I’ve not had a lot to say on the blog about stories that I have a lot to say about, partly because of an upswing in my periodic feelings of discomfort with the echo-chamber aspect of blogging as well as my irritation with the debasement of public discourse by hacks, pundits and talking heads. It seems completely worthless to say anything about US policy on torture when Karl Rove can go on TV and complain that the release of the memos makes torture ineffective by disclosing the details. As Jon Stewart said, “What, is torture some kind of magic trick that’s ruined when you know the secret”? It almost seems beside the point to be outraged about both the policy and the apologists for it. It’s like complaining that people at a nudist camp don’t have any clothes on.
However, there is one sense in which the legal sanctioning of torture under the Bush Administration, with all of its obscene bureaucratic precision and full-on banality-of-evil legalese, was in fact a magic trick.
The anthropologist Adam Ashforth argued that commissions of inquiry in southern Africa (and by inference, elsewhere) were largely a form of theater designed to affirm the state’s authority over information and knowledge rather than open-ended processes of investigation, that they were elaborate performances. My only caveat to this observation has been to argue that while commissions, blue-ribbon panels, and so on may be theatrical, they are sometimes improvisational rather than scripted, that officials do not always control or anticipate what takes place within such a process.
Ashforth extended this argument in an article by observing that torture is frequently a very similar phenomenon, that it has rarely been about obtaining actual information which the state requires, whether that’s about ticking time bombs or the names of dissidents. Instead, he argued, modern states torture in order to prove that they can torture, as a performance of power over the bodies and lives of people within their territorial sovereignty. For this to work, torture both has to be secret (which amplifies its drama) and yet also a spectacle hazily retold and represented within popular discourse.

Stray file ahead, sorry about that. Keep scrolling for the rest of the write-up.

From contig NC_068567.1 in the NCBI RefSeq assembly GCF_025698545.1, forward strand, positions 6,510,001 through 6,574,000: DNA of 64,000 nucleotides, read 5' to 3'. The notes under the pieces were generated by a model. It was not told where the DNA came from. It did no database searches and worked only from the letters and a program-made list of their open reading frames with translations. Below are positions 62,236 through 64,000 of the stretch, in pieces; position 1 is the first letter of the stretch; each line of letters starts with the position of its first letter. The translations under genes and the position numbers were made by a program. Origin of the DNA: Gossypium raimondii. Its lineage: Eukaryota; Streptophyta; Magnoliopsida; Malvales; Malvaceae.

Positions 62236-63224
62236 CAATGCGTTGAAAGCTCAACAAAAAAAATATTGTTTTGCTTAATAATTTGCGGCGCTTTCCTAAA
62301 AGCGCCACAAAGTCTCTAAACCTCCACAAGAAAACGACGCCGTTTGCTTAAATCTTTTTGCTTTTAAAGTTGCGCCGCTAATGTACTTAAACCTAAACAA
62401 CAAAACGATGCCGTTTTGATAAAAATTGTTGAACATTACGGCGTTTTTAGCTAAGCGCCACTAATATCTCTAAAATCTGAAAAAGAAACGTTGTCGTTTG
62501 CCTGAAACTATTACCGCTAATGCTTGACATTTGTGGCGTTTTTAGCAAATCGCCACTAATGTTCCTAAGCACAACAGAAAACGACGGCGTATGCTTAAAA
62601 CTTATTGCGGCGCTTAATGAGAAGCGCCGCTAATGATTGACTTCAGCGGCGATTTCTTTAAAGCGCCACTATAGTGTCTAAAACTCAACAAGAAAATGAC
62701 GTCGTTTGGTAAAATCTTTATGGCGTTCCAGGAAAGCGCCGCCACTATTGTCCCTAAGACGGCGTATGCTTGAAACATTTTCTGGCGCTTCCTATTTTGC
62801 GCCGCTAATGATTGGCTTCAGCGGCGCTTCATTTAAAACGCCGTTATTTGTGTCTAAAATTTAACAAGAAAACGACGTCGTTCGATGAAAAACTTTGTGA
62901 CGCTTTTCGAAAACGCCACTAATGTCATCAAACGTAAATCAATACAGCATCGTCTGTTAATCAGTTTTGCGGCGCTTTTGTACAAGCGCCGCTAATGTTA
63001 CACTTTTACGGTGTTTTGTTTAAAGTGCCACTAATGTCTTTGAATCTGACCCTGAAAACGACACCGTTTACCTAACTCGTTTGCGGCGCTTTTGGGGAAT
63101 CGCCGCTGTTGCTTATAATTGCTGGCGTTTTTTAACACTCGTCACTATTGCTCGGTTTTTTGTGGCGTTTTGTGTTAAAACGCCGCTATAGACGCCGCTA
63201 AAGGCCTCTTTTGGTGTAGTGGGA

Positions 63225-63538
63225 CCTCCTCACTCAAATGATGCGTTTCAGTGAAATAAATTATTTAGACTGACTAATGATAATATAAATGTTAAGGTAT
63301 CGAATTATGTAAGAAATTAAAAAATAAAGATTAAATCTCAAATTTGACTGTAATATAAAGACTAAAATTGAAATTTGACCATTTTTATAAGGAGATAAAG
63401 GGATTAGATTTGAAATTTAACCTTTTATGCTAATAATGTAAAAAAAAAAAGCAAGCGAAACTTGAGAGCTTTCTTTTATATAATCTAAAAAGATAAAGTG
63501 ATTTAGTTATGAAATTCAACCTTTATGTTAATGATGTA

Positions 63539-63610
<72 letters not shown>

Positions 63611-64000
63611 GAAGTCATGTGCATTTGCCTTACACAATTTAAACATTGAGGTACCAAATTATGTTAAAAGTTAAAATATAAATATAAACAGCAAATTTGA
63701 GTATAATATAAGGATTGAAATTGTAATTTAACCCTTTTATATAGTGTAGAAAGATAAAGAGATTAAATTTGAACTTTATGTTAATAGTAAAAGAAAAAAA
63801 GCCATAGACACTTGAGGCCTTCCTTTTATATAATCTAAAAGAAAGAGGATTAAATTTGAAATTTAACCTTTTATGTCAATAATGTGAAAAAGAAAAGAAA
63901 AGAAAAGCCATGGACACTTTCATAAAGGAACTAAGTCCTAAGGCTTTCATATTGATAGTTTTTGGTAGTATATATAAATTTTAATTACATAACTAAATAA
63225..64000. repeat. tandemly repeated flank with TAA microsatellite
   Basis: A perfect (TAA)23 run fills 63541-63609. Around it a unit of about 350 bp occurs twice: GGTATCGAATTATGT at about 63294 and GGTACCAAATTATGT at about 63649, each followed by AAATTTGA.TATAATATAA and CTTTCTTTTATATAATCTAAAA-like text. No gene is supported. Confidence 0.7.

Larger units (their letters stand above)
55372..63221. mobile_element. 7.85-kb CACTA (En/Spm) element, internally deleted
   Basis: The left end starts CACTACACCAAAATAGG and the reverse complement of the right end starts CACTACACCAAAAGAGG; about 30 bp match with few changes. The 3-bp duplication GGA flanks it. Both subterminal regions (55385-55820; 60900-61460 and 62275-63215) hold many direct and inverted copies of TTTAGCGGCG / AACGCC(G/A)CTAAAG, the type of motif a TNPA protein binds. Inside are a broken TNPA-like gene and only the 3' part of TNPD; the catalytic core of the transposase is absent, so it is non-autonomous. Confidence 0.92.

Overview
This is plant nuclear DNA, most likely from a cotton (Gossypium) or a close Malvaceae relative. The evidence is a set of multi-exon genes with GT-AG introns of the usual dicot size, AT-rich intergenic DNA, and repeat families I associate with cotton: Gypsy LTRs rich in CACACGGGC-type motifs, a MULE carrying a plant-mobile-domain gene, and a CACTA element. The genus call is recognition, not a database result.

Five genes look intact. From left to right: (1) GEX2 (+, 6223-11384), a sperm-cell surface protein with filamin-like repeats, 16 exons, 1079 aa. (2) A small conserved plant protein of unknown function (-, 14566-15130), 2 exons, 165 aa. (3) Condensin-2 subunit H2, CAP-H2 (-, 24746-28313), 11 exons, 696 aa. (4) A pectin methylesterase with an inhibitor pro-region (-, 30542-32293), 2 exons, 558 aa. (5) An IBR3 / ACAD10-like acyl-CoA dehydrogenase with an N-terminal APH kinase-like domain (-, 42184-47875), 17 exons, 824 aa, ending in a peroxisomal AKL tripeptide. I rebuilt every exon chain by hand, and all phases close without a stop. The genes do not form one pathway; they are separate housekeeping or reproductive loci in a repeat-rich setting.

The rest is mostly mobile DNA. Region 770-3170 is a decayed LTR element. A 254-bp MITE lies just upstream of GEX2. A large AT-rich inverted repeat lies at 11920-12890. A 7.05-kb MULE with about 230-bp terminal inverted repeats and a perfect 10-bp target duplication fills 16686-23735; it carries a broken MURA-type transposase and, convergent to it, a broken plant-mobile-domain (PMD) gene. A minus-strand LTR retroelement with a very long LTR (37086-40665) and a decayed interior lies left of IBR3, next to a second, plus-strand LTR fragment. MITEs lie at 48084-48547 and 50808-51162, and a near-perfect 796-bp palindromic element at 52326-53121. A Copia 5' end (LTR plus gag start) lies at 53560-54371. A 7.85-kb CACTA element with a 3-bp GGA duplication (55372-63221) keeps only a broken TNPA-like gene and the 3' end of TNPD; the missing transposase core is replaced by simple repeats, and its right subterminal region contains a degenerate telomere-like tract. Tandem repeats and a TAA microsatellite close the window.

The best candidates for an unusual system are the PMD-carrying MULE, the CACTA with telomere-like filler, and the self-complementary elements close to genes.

Which fits the policies of the last eight years pretty well, and makes you wonder whether some of the people leaking information, memos and photos were doing so with the intent of enhancing their understandings of the usefulness of torture rather than contesting it. It’s pretty clear that if you’re waterboarding the same person over a hundred times in a month, you’re not looking for urgent information. You’re doing it because you can, to perform vengeance and toughness and resolve through operatic sadism. It’s a very different way of saying, “Yes we can!”. It’s Romper Room 101, not quite yet up to the full rats-on-face horror but well on its way.
My quibble with Ashforth’s argument still holds: this was a performance with many improvisations. Moreover, as with many performances, what the players and directors imagined audiences would think and do and what audiences actually felt about the staging may have been and will continue to be rather different.
The only new thing with the current disclosures is really that every pretense and excuse and hypothetical, every fig-leaf, is gone. No bad apples, just an orchard the size of an entire political class. No “it was just enhanced interrogation, not torture”. No Mark-Bowden-style “These are professionals who know what they’re doing and do it only when they must”: the people who signed the memos and drafted the policies were totally clueless about the actual precedents and roots of the methods they endorsed. No time-bombs to defuse. Just the need to be seen as capable of the same authoritarian brutality as many other states around the world, just keeping up with the Joneses.